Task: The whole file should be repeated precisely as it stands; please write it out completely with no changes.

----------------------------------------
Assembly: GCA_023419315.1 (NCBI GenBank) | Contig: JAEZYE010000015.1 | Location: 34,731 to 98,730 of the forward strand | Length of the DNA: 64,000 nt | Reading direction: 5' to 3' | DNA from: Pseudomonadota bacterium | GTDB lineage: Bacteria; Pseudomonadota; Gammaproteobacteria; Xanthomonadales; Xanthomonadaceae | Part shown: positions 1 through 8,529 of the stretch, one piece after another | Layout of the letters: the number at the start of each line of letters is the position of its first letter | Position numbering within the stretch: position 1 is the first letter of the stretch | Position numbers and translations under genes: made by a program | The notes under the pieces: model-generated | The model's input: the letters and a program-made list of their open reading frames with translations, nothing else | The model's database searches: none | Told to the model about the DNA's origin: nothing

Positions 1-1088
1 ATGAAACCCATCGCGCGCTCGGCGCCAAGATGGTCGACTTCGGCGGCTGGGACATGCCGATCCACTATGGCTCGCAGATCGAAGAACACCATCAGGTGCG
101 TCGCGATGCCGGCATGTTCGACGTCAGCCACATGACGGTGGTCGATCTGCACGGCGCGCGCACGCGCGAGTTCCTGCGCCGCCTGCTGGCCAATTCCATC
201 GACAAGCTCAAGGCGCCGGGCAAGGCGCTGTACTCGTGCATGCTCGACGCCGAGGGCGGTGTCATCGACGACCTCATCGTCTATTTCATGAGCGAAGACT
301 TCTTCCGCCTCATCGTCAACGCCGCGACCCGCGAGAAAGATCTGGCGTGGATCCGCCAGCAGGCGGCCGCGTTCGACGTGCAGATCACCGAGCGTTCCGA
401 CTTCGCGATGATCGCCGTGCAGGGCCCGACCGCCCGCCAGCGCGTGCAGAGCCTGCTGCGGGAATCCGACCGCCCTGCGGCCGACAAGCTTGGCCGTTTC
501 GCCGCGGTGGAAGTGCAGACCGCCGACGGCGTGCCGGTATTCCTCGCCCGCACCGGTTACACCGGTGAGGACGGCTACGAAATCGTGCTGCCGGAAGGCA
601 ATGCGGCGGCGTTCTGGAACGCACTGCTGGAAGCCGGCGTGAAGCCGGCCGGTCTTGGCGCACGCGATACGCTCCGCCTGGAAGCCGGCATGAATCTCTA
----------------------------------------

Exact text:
Assembly: GCA_023419315.1 (NCBI GenBank) | Contig: JAEZYE010000015.1 | Location: 34,731 to 98,730 of the forward strand | Length of the DNA: 64,000 nt | Reading direction: 5' to 3' | DNA from: Pseudomonadota bacterium | GTDB lineage: Bacteria; Pseudomonadota; Gammaproteobacteria; Xanthomonadales; Xanthomonadaceae | Part shown: positions 1 through 8,529 of the stretch, one piece after another | Layout of the letters: the number at the start of each line of letters is the position of its first letter | Position numbering within the stretch: position 1 is the first letter of the stretch | Position numbers and translations under genes: made by a program | The notes under the pieces: model-generated | The model's input: the letters and a program-made list of their open reading frames with translations, nothing else | The model's database searches: none | Told to the model about the DNA's origin: nothing

Positions 1-1088
1 ATGAAACCCATCGCGCGCTCGGCGCCAAGATGGTCGACTTCGGCGGCTGGGACATGCCGATCCACTATGGCTCGCAGATCGAAGAACACCATCAGGTGCG
101 TCGCGATGCCGGCATGTTCGACGTCAGCCACATGACGGTGGTCGATCTGCACGGCGCGCGCACGCGCGAGTTCCTGCGCCGCCTGCTGGCCAATTCCATC
201 GACAAGCTCAAGGCGCCGGGCAAGGCGCTGTACTCGTGCATGCTCGACGCCGAGGGCGGTGTCATCGACGACCTCATCGTCTATTTCATGAGCGAAGACT
301 TCTTCCGCCTCATCGTCAACGCCGCGACCCGCGAGAAAGATCTGGCGTGGATCCGCCAGCAGGCGGCCGCGTTCGACGTGCAGATCACCGAGCGTTCCGA
401 CTTCGCGATGATCGCCGTGCAGGGCCCGACCGCCCGCCAGCGCGTGCAGAGCCTGCTGCGGGAATCCGACCGCCCTGCGGCCGACAAGCTTGGCCGTTTC
501 GCCGCGGTGGAAGTGCAGACCGCCGACGGCGTGCCGGTATTCCTCGCCCGCACCGGTTACACCGGTGAGGACGGCTACGAAATCGTGCTGCCGGAAGGCA
601 ATGCGGCGGCGTTCTGGAACGCACTGCTGGAAGCCGGCGTGAAGCCGGCCGGTCTTGGCGCACGCGATACGCTCCGCCTGGAAGCCGGCATGAATCTCTA